Posted On by &filed under Allahabad High Court, High Court.

Allahabad High Court
Pitam Singh vs Tota Singh And Ors. on 22 January, 1907
Equivalent citations: (1907) ILR 29 All 301
Author: K A Richards
Bench: G Knox, Richards


Knox and Richards, JJ.

1. This second appeal arises out of execution proceedings taken by the appellant, who is the transferee of Musammat Gomti, the original decree-holder. The decree was transferred to Pitam Singh on the 12th of January 1901, and on the 19th of March 1902, Pitam Singh, admittedly within time, applied to the Court) executing the decree that his name might be substituted for the name of Musammat Gomti. Notice in writing of this application was by the Court’s order sent to the various judgment-debtors. One of them, Pulandar Singh, could not be found, and on the 31st of May 1902 Pitam Singh applied to the Court for further time, stating that he could not find the address of Pulandar Singh. The decree will be barred unless it be held that both these applications are steps in aid of execution within the moaning of Clause (4) of Article 179 of the second schedule of the Indian Limitation Act, 1877. The respondent contends that inasmuch as the application of the 19th of March 1902 merely asked for substitution of names and did not contain any prayer for execution, the application is not one in accordance with law to the proper Court to take some step in aid of execution of decree. The application of the 19th of March 1902 was evidently intended by Pitam Singh as a necessary preliminary to further proceedings in execution. The Court dealt with it as such. The application of the 31st of May was also necessary to carry into effect the order of the Court passed on the application of the 19th of March. “We have no doubt that both the applications were bond fide, and the delay that has since taken place is explained by a suit which was instituted to set aside the transfer by Musammat Gomti in favour of Pitam Singh. The only question we have to decide is whether these applications come within the language used in Clause (4) of Article 179.” We decide this question in the affirmative. They were bond fide applications made with the intention of keeping the decree alive, and the decree could not be executed until notice of the application under Section 232 had been given to the transferor and the judgment-debtors, and their objections heard. There has certainly been considerable delay and this affects our order regarding costs. We decree the appeal, set aside the decrees of both the Courts below and return the proceedings through the lower appellate Court to the Court of first instance with directions that that Court place the proceedings upon the file of pending proceedings and proceed according to law. We make no order as to costs.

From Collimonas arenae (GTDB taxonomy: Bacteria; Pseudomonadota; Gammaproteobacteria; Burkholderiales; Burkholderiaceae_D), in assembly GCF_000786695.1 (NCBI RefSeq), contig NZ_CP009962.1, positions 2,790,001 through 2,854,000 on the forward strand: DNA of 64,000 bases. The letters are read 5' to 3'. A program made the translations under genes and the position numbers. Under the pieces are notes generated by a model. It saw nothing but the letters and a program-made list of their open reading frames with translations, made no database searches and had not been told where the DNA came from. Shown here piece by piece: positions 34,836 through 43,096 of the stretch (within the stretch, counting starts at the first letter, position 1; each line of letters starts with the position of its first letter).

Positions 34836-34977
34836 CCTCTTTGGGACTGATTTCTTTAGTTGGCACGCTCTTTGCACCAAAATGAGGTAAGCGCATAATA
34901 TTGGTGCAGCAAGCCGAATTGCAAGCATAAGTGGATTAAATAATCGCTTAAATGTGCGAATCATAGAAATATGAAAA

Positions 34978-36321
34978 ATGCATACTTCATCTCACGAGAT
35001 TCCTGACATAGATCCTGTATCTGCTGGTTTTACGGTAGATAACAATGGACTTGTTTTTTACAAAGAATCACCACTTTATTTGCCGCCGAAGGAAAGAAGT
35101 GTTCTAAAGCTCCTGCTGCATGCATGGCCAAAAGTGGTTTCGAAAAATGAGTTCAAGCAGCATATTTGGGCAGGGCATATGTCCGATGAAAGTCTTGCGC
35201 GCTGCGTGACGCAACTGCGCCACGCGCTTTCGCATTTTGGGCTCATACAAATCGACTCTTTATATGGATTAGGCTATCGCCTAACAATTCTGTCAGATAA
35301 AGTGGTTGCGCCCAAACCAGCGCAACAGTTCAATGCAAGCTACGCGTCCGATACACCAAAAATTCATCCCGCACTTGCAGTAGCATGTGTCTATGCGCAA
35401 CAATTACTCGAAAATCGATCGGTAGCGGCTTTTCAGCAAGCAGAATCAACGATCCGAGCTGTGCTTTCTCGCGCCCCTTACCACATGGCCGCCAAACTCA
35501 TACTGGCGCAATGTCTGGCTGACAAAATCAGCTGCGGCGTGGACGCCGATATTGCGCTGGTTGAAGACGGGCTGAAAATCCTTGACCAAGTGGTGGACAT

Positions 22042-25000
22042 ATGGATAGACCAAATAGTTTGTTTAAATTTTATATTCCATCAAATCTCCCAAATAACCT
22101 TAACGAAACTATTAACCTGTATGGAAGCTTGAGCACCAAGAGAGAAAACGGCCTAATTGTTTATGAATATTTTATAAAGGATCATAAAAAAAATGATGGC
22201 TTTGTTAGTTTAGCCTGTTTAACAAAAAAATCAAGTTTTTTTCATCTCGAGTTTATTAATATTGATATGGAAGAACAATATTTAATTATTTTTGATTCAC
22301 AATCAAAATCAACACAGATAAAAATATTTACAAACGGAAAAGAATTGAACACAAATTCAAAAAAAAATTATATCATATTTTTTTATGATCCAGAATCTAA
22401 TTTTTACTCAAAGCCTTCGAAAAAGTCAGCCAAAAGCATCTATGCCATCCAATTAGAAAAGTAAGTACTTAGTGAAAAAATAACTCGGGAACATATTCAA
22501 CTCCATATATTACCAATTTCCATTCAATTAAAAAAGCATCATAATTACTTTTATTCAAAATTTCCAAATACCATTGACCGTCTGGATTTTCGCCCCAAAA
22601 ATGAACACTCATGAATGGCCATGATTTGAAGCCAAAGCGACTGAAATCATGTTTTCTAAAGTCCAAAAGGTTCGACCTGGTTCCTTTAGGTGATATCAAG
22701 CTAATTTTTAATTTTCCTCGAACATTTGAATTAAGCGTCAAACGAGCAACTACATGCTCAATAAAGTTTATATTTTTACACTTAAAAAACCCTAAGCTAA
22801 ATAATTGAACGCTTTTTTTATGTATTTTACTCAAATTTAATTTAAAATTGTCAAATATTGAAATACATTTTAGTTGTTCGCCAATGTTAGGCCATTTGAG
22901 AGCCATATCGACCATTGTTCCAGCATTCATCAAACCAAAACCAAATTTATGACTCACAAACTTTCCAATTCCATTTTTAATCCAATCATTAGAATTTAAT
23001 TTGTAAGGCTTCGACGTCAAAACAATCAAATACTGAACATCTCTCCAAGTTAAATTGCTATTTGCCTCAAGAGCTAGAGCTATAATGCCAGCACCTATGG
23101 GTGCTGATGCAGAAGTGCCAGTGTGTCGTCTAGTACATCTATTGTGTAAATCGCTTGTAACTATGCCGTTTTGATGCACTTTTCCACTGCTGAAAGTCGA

Leave a Reply

Your email address will not be published. Required fields are marked *

* Copy This Password *

* Type Or Paste Password Here *

105 queries in 0.178 seconds.